This has been an incredibly hard week on the mom-front. My husband has been working an insane amount of forced overtime where we have very limited contact, my youngest developed a nasty stomach bug (in the middle of the H-E-B produce section while my 3-year-old was running around like a mad person smelling and taste-testing all the produce), my oldest had a horrible cough that kept him and I up multiple nights in a row, having to deal with rude customer service people on the phone (twice) while trying to handle normal adult stuff with screaming kids in the background destroying every square inch of our house....you know, the usual.
Last night, in the middle of cleaning up more vomit, I asked my husband if he had to work the next day, daring him with a death-glare to say "yes". When he ashamedly said he did, I immediately unleashed my disapproval, lashing out at him and those responsible for taking him away from me. I started telling him how hard this has been on me and that I didn't think I could take another day. He let me finish and then, in his usual gentle manner, said, "I know babe. This is hard on all of us." I realized immediately that I hadn't even taken time to think about how hard this was on him. He was the one getting up at 4:30 every morning, working 12 hour shifts in the Texas heat for the 7th day in a row, coming home to a complaining wife and sick, fussy kids that he had to help feed, bathe and put to bed with only minutes of down time before he collapsed himself.
All of a sudden my eyes were opened to my pity party that I'd been wallowing in all week (and much longer, actually) and I realized that this was why it had been such a hard week. Not because of the circumstances, although they were a little harder than usual, but because of my attitude. I started thinking about all of those who have it harder than me. I started thinking about the mom on Facebook who has been living in a hospital room with her 8-month-old almost since the day she was born with a rare heart defect. I started thinking of military wives who have to send their husbands off, many times not knowing where they're going and not knowing if they'll ever come home, going days without any contact at all. Or the single mom having to do it all by herself, day after day. Or those longing to be a mommy, but battling infertility and loss, years on end. When I think about my problems in light of these women, and so many more, I am changed. My perspective of my life and my attitude is changed.
But the thing about it is, being a mom is the hardest thing I've ever done, and there are no rule books that teach you how to do it. Every day is a new, harder challenge than the day before. Mom instinct is not really something that has come naturally to me. I have second-guessed (and googled) almost every decision I've ever made as a mom. And just when I start to think I might have made a good decision as a parent, someone posts an article on Facebook telling me that it was wrong and that my child was going to have long-term brain damage and probably grow up to be an addict because I...let them sleep in their bed, let them sleep in my bed, let them cry while I went to the bathroom, sternly told them "no-no" for grabbing a knife out of the dish-washer, made them sit in time-out because they slammed baby brother's hands in the toy box, (fill-in-the-blank and insert eye-roll).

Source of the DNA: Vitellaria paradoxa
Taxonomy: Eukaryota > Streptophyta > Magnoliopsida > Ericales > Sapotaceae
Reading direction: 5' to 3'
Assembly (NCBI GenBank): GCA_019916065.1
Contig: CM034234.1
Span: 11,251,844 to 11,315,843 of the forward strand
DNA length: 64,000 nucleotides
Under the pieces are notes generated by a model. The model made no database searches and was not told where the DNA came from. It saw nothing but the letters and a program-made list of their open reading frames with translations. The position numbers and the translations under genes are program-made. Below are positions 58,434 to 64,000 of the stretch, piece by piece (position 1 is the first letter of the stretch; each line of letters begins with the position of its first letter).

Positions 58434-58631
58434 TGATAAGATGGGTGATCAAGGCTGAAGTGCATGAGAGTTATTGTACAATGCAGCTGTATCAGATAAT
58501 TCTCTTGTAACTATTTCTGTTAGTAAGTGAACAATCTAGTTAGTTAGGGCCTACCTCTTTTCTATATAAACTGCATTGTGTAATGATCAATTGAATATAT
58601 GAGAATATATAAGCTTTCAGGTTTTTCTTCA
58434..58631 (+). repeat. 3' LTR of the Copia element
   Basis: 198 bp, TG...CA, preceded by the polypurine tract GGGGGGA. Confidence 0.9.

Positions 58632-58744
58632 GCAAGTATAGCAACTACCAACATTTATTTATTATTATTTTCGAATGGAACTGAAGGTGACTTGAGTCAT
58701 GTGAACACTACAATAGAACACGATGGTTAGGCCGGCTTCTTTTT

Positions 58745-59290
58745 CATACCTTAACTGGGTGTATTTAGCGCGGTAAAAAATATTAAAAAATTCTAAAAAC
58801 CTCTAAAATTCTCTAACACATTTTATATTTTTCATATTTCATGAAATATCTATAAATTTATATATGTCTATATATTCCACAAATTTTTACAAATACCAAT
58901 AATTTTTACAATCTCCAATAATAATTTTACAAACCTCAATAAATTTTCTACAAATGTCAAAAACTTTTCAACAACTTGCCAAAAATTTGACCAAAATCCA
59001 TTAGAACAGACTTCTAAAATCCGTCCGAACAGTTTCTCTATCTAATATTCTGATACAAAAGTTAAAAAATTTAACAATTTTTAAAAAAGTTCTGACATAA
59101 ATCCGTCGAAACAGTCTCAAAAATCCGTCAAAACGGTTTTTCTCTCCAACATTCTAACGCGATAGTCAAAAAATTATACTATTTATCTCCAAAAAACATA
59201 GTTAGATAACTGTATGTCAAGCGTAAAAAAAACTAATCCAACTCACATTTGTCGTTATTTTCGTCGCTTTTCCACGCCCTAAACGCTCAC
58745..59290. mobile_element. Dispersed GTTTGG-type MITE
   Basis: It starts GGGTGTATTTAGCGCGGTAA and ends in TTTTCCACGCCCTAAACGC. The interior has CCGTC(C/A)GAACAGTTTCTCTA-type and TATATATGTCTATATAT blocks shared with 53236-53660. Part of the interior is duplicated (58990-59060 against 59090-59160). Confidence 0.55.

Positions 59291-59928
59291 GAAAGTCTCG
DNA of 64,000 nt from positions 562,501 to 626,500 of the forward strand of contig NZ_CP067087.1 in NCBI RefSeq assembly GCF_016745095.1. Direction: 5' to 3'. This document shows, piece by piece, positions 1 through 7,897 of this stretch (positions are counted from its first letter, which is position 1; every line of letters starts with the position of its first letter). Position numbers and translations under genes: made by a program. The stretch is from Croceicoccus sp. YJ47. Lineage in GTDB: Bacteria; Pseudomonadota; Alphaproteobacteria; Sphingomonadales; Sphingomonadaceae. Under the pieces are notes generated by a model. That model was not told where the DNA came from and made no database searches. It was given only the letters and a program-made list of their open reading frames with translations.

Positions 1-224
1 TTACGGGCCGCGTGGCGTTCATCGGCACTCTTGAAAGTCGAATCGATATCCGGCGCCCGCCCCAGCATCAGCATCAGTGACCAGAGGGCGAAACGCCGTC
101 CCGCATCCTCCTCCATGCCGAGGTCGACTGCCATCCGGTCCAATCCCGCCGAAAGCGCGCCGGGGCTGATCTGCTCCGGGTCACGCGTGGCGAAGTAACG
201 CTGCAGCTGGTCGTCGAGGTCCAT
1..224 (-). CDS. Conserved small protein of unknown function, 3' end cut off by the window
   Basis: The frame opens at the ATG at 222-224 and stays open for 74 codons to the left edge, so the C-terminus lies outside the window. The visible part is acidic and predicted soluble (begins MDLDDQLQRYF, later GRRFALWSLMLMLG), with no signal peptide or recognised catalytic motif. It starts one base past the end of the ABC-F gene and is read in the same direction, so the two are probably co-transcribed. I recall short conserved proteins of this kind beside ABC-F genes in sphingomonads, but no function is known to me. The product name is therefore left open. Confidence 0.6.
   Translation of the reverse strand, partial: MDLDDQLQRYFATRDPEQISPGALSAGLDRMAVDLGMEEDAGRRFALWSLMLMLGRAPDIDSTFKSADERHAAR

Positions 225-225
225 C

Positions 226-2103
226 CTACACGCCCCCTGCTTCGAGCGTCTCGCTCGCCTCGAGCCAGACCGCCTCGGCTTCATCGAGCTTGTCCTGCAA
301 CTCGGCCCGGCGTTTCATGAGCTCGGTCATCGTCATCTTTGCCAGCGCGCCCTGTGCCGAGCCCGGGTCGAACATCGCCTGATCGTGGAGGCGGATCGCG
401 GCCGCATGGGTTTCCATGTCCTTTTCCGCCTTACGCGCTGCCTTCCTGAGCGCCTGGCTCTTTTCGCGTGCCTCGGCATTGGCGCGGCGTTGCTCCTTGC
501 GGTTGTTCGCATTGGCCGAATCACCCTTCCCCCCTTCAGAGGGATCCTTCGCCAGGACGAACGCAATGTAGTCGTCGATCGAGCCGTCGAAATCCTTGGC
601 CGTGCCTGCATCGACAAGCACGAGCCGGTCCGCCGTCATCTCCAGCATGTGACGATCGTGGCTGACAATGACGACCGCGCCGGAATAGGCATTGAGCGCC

Yes, being a mommy is hard. But I realized this week, the thing that often makes it so much harder is my attitude. Attitude is everything! Somewhere along the way, and I don't think it's just me, our culture has decided that everything needs to be easy. And, when it's not, we start blaming others and feeling sorry for ourselves, oftentimes exacerbating our problems. I teach new mommies and daddies in birth class how much our mind and our attitude about birth can affect our labors. Sure, labor is hard, and I am the first to admit that. But when we are stressed and fearful, we release stress hormones that can actually make it harder, slowing the labor process and even reversing dilation, leading to the need for medical interventions. I know this is a hard concept to grasp but when we are able to really shift our thinking about labor from thoughts of how hard it is, how much it hurts, etc...to how natural it is, that our body was meant for it, that we ARE strong enough, and that the pain has purpose...then oftentimes (not always but oftentimes) it starts to become more manageable. And I must mention that sometimes we need help in this process where our attitude about labor is concerned. There are many tools that we talk about in class that can help a laboring mom do this, from having a good supportive team, relaxation, training in different comfort measures, different laboring positions, etc...
And what an incredible preparation lesson labor is for being a mommy. Yes, it's hard. Yes, it's painful. But I was meant for this role and I am strong enough! And the pain, the challenges, and the hardships are all a natural part of this life with so much reward at the end of the day.